First, it is well acknowledged that even where robust results are generated by experimental or quasi-experimental techniques, the causal mechanism does not simply emerge by default. Very often, the results lead to murky conclusions, or no conclusions at all. A classic example of this problem is cited by Manzi, who describes a 2009 study which tested the effect of free primary medical care for a sample of 1,300 test patients versus a randomized control group in Ghana.97 The results indicated that adult guardians of patients in the test group reported in diaries that they brought their children to more formal health care visits, but relied less on informal, traditional healers. Yet there was no statistically significant improvement in health outcomes for the test group versus the control group. How to interpret these results? Why did free primary medical care apparently not cause any improvement in health? Manzi lists four possible theories: the marginal value of increased health care spending has very little effect (a common observation made in developed economies); traditional healing remedies are undervalued (the test group used traditional healers less, so the results may indicate there is no difference between Western medicine and traditional health care methods in the area); standards of care in Ghanaian clinics are very poor (so attending a clinic has no or little value); and that parents lied when filling in diaries in order to demonstrate they were doing something socially reliable, but were not actually taking their children to formal health care visits in the frequency suggested (indicating free primary care was not a sufficient incentive to attend). There are undoubtedly more. The results, in other words, provide no basis for conclusions about the impact of free primary medical care, and no evidence on which to formulate health care policy or assign funding, without theoretical explanations—but there are competing theoretical explanations which are in large part dependent on pre-existing biases and which are all to some degree or other plausible.98 Most tellingly, the results of the study do not even provide us with evidence about the most fundamental matter of all—whether spending on health care has any impact on health outcomes or not. If anybody wished to assess, therefore, whether Ghana had enacted appropriate or effective measures regarding the right to health, to the maximum of its available resources, the results of this study would provide no resolution whatsoever.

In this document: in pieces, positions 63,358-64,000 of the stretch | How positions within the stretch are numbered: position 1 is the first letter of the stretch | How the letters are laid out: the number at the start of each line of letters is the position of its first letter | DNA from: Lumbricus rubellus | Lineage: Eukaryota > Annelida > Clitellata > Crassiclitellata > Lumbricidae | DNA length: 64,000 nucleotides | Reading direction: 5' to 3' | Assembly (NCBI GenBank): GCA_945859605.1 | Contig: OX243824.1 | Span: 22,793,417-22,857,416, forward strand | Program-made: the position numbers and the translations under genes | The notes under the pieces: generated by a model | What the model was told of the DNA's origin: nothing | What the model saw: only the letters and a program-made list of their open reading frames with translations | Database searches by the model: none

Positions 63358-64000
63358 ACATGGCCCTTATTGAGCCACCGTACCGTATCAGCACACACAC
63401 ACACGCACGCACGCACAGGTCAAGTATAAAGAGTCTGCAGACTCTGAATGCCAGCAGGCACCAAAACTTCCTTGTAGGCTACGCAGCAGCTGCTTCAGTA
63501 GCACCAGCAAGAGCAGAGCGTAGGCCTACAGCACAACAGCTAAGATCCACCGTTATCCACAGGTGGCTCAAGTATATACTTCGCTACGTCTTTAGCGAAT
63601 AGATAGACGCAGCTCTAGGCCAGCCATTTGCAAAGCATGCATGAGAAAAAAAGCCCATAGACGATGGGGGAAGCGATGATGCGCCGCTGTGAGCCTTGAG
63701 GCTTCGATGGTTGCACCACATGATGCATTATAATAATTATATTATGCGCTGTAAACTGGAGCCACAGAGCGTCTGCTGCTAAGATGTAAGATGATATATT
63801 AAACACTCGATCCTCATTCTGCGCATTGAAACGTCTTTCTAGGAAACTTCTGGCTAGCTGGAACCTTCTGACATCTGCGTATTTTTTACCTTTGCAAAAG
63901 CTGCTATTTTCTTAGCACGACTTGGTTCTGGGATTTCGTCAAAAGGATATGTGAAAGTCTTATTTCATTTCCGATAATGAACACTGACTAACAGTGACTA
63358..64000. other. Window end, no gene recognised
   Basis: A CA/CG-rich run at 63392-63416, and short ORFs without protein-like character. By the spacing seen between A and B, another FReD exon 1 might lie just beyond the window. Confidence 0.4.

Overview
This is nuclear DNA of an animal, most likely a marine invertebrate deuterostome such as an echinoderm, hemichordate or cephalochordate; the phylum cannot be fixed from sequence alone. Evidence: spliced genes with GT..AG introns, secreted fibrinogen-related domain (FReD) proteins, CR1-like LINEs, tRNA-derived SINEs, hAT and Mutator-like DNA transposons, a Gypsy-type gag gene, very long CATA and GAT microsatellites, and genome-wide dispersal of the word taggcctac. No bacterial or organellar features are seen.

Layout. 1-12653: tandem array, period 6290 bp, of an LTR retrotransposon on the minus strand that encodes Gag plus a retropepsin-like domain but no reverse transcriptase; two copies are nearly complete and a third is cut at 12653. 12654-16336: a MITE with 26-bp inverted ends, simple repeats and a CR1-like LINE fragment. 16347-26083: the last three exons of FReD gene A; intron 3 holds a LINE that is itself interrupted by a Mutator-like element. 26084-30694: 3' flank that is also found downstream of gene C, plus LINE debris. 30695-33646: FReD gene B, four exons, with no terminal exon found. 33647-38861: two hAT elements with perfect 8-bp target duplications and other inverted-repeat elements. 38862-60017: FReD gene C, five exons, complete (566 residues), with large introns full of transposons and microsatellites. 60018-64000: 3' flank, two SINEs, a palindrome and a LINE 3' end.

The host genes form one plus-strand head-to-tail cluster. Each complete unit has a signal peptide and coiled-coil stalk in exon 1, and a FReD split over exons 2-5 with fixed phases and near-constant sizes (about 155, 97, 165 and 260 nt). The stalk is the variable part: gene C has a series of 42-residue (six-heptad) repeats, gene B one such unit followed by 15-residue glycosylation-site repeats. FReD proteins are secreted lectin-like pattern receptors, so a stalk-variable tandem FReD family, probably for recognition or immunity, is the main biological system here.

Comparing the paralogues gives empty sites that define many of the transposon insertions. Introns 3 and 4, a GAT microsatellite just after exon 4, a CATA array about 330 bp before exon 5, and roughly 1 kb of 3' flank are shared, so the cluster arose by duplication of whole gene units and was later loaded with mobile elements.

Similarly, the Angrist and Lavy study relies on an understanding of the Israeli education system combined with a relatively straightforward and plausible theoretical proposition: that in a smaller class, individual students tend to receive more attention and hence perform better on average. Its results alone do not suggest a causal mechanism: causality must be theorized. When similar studies take place in other jurisdictions, where conditions are different, other results may appear which need to be theorized in turn. A similar project to Angrist and Lavy's took place in Chile almost a decade later; its different results were plausibly suggested by the authors as being due to the fact that in the Chilean school system wealthier parents have opportunities to send their children to schools which they know will have smaller class sizes—an ‘enrolment manipulation’ phenomenon which contaminates the findings.99 But again, this observation came from familiarity with the Chilean school system itself, combined with a theoretical explanation—it did not simply emerge magically from the data.